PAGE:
Instant messaging service WhatsApp will have to put more safeguards in place to avoid its misuse in the 2019 Lok Sabha elections,experts say. Some point to the experience in the recent elections in Brazil,where the Facebook-owned platform battled allegations on its use to influence the popular vote, with mass-WhatsApp messages pushing anti-leftist propaganda.
“There is no easy way to say this but the likelihood of a WhatsApp scandal in the run-up to the 2019 elections in India is imminent. I won’t be surprised if there is already something similar taking place in India. That’s because there is no way to control the message that is being shared on the platform. The only way to stop this is by revoking the end-to-end encryption which will impair the privacy WhatsApp users enjoy,” said lawyer Rahul Matthan, partner at the law firm Trilegal and author of Privacy 2.0, which traces the historic origin and current debates on privacy.
WhatsApp has over 200 million users in India, its largest market. The absence of a data protection law in India (one is in the works but is unlikely to be passed before the elections) only adds to this problem, although this transcends WhatsApp.
“The large scale sale of phone numbers, and subsequent bombardment of messages, without seeking consent is also a reminder that we urgently need rules to limit the use of personal data for political campaigns. Europe’s law, the GDPR (General Data Protection Regulation), for example, puts strict limits on direct marketing, including by political parties and campaigners. Yet India is approaching its own elections without any effective data protection rules in place,” said Amba Kak, public policy adviser at web browser Mozilla.
The election commission is aware of the challenge. In an interview to Hindustan Times, chief election commissioner OP Rawat said the biggest challenge for the ECI right now is posed by technology firms that have wherewithal to influence voters.
According to a survey conducted by the Digital Empowerment Foundation (DEF) and reported by the HT earlier this week, 40% of rural users of the messaging platform were part of WhatsApp groups created by members or representatives of political parties. A third of the users spend between one hour and four hours on the app daily, the survey found. “This reflects the level of campaigning and penetration of political parties. Villages are always politically sensitive and also interested in politics,” the HT report said, quoting DEF’s Osama Manzar.
The survey noted that 63% of the respondents were not on the service in 2014. The share of active WhatsApp users in rural India has doubled since 2017, according to the Centre for the Study of Developing Societies.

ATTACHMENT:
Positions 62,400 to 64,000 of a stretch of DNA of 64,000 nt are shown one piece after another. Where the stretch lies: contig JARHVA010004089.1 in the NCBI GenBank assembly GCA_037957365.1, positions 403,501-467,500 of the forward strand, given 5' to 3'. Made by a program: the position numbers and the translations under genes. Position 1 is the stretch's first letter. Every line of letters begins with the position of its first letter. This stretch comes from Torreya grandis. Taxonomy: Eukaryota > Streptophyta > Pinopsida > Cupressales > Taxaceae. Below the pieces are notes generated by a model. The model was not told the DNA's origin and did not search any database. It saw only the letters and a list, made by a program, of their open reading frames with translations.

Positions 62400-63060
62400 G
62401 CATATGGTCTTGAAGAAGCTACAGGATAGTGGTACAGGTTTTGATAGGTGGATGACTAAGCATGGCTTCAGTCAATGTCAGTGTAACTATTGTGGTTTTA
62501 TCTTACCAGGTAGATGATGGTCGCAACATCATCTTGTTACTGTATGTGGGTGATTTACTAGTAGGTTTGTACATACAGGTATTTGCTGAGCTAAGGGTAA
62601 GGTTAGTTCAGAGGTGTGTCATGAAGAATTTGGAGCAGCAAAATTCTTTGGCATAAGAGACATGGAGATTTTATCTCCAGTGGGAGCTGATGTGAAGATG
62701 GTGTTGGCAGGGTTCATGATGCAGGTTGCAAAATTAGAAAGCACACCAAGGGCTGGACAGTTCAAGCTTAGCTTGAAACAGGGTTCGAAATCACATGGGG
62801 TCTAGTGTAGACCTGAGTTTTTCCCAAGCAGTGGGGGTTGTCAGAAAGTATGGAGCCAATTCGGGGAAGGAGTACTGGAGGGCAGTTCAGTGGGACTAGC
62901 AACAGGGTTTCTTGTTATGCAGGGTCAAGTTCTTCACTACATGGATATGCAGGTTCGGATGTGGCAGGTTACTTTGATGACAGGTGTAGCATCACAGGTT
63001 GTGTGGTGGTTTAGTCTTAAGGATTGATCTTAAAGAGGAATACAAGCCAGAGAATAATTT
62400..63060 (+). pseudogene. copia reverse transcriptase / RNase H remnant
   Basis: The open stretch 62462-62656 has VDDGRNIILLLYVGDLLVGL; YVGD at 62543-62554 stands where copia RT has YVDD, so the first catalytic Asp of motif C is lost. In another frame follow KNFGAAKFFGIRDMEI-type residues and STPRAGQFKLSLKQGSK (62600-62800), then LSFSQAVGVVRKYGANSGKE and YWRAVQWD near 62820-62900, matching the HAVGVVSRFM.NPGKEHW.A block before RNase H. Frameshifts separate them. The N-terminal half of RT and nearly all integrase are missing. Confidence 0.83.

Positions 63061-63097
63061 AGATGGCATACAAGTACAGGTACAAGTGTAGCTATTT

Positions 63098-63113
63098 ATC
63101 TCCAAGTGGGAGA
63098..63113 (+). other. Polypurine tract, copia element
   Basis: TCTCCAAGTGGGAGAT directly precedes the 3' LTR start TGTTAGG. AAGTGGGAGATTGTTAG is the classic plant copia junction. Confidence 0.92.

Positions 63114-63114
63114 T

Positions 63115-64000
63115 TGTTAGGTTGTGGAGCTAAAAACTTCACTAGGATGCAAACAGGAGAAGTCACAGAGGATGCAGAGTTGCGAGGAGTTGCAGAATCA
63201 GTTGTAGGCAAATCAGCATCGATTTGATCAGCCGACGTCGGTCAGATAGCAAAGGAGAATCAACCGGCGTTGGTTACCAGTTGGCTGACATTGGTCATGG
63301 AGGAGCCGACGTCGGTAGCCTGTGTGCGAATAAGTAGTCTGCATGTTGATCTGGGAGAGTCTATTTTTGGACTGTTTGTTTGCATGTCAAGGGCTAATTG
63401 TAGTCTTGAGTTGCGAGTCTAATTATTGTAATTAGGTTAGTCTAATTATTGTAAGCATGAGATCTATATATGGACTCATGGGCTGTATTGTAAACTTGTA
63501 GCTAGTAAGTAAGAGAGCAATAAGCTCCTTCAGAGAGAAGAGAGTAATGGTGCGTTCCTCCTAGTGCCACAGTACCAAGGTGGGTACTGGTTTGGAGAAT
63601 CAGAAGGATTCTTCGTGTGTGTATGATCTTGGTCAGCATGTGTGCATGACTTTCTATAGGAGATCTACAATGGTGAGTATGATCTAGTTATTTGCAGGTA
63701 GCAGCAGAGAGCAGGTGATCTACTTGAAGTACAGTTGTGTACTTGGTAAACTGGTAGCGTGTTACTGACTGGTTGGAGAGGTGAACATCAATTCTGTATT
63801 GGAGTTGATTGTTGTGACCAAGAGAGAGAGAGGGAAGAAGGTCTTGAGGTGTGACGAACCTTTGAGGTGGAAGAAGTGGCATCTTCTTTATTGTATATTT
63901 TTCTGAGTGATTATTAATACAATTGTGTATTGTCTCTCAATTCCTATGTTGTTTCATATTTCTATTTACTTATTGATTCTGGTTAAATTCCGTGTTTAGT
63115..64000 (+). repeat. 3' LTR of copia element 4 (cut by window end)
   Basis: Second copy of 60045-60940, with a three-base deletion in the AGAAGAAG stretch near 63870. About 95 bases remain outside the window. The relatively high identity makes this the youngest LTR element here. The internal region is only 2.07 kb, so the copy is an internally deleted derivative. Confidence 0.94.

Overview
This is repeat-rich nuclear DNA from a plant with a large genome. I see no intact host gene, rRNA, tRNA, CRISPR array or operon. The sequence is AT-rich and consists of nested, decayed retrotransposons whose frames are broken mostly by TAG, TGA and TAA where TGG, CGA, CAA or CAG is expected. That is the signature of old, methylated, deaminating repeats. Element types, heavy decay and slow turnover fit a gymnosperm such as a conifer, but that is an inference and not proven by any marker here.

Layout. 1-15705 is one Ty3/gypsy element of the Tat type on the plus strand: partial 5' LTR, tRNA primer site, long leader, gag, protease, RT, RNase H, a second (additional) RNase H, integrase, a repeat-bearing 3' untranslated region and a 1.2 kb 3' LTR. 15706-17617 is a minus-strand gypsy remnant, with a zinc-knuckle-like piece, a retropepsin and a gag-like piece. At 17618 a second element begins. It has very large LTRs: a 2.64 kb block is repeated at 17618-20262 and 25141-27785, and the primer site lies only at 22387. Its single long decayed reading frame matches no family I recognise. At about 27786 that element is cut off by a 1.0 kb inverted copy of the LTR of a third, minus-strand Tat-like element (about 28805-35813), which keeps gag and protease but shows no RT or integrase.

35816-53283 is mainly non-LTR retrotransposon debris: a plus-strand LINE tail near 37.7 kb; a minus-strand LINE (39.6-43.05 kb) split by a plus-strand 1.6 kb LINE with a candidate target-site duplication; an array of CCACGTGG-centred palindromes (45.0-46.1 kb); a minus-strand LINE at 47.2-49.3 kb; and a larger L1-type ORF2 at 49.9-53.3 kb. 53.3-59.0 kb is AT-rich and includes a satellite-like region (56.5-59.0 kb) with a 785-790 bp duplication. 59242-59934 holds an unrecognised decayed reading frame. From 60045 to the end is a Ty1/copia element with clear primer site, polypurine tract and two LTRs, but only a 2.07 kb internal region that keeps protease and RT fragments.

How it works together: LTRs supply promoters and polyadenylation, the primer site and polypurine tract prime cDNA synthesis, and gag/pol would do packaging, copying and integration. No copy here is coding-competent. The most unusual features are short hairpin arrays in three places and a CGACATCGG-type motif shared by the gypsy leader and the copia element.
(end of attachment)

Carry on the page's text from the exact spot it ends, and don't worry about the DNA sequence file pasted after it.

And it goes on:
A possible solution is to make sure voters are consistently informed about the issue of misinformation and fake news in India, added Matthan. “WhatsApp should continue to build a concerted marketing campaign against fake news to make voters aware, so that they exercise restraint while sending and sharing messages received from other users. The only trouble is if the message is received from a trusted ally, then one is likely to believe it. That’s why there is no absolute way to ensure shadow campaigns are not circulated on WhatsApp,” he explained.
The Facebook-owned platform has said in an earlier statements that it believes this is a challenge that requires government, civil society and technology companies to work together. “Our strategy has been twofold. First, to give people the controls and information they need to stay safe; and second, to work proactively to prevent misuse on WhatsApp,” WhatsApp said in the statement in July.
In July, WhatsApp launched a label to identify forwarded messages in a bid to combat fake news and the spread of misinformation globally, including India. It later set a limit to the use of forwarded messages to five chats in India. After that WhatsApp took out full-page advertisements in Indian newspapers offering “easy tips” to distinguish between fact and fiction as it battles rising pressure to curb the spread of misinformation in India after the lynching of at least 30 people in the country since May, with at least some being caused by rumours forwarded over phones.
Sunil Abraham, director at the think tank Centre for Internet and Society said WhatsApp could employ a network of fact checkers and explore “in application education”.
Local authorities in various parts of the country have resorted to Internet shutdowns to counter incidents of violence triggered by rumours on WhatsApp. Law firm Software Freedom Law Center (SFLC), based in New Delhi, has tracked down 116 Internet shutdowns across India in 2018 alone. In 2017, India reported 79 shutdowns; in 2016, the number was 31 and in 2012 it was just three. The rise from three shutdowns in 2012 to more than 100 this year marks a 3,766% surge. “State and central government and local authorities might consider this a solution. But a shutdown is completely against freedom of speech and that’s our view,” said an SFLC spokesperson. WhatsApp users in rural India do not blindly trust messages they receive on the messaging service, according to the DEF survey.